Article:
Ryan Howard‘s 58 home runs are more than just a single-season Phillies record for first baseman. It’s the most overall in franchise history and one of the most powerful seasons in MLB history, period. He obviously led the league in homers that year, as did his 149 RBI en route to winning NL MVP honors. As if that wasn’t already enough, he paired it with a .313/.425/.659 line to give him a career-high 1.084 OPS.

Howard slugged 29 homers at home and another 29 on the road. What I marvel at is the finish he provided over the last two months of the regular season. Over his final 275 plate appearances, the slugger slashed .365/.513/.750 with 23 home runs, 11 doubles, 62 RBI, and 46 runs scored.

Second Base: Chase Utley, 33 Home Runs in 2008

When we look at the Phillies’ single-season home run leaderboard for second baseman, it’s Chase Utley‘s world and we’re living in it. He owns each of the top three spots. His 2008 performance was his second of three career seasons of 30-plus homers, all of which came with Philadelphia. In each of those instances, Utley went to the All-Star Game, won a Silver Slugger Award, and finished within the top 15 of NL MVP voting.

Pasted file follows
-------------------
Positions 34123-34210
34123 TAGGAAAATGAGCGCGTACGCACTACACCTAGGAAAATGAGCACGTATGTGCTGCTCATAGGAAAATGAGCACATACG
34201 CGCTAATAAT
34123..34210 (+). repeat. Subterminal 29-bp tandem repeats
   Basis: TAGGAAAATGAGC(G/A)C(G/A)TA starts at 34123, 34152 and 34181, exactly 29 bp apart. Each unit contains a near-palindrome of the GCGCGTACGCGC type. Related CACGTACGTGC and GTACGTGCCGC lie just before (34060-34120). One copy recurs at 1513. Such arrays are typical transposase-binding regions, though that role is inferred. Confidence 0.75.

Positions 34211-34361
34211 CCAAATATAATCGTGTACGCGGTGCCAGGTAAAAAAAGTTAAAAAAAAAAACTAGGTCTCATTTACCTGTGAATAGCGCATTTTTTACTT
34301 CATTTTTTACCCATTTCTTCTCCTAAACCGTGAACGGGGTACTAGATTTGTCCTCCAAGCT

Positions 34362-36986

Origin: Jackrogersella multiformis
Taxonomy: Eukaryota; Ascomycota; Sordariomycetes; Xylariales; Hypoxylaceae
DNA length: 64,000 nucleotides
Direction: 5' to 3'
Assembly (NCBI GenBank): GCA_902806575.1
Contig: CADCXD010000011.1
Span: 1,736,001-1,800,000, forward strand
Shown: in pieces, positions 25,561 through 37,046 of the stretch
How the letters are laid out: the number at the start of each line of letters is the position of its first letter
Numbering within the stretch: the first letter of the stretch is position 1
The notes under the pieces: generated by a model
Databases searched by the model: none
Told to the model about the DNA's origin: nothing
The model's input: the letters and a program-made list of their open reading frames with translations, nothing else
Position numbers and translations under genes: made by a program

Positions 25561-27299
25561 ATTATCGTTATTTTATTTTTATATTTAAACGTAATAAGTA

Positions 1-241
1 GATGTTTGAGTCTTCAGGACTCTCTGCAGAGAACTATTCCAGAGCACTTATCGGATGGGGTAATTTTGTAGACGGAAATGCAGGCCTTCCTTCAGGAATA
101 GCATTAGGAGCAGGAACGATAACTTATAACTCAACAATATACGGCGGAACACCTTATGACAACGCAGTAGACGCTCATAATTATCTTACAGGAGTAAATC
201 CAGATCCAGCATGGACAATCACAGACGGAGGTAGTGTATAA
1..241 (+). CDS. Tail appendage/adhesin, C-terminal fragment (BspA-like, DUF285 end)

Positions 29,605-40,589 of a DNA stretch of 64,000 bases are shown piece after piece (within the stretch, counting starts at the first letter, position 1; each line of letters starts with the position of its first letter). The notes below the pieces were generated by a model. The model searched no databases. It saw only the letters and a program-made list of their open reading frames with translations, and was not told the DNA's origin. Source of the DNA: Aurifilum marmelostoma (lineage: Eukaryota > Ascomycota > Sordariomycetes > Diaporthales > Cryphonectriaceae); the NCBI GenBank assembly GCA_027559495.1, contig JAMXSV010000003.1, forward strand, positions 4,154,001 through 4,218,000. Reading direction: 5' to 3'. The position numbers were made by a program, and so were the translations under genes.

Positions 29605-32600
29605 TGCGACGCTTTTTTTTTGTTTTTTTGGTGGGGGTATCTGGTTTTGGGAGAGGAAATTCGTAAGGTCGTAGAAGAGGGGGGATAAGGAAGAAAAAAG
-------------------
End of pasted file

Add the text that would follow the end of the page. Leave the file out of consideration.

The majority of Utley’s damage came early in 2008. By the end of May, he had already slugged 19 home runs and went into the All-Star break with 25 dingers. He accumulated 131 fewer plate appearances in the second half, but his slugging percentage dropped from .582 to .465.

Shortstop: Jimmy Rollins, 30 Home Runs in 2007

Phillies single-season shortstop home run royalty, thy name is Jimmy Rollins. He outdoes his long-time double-play partner by owning the top four spots on Philly’s shortstop leaderboard. Rollins had four different seasons of at least 20-plus homers, but his 2007 performance — which finished with NL MVP honors — was the only time he reached 30. He also added 38 doubles and a league-high 20 triples for good measure.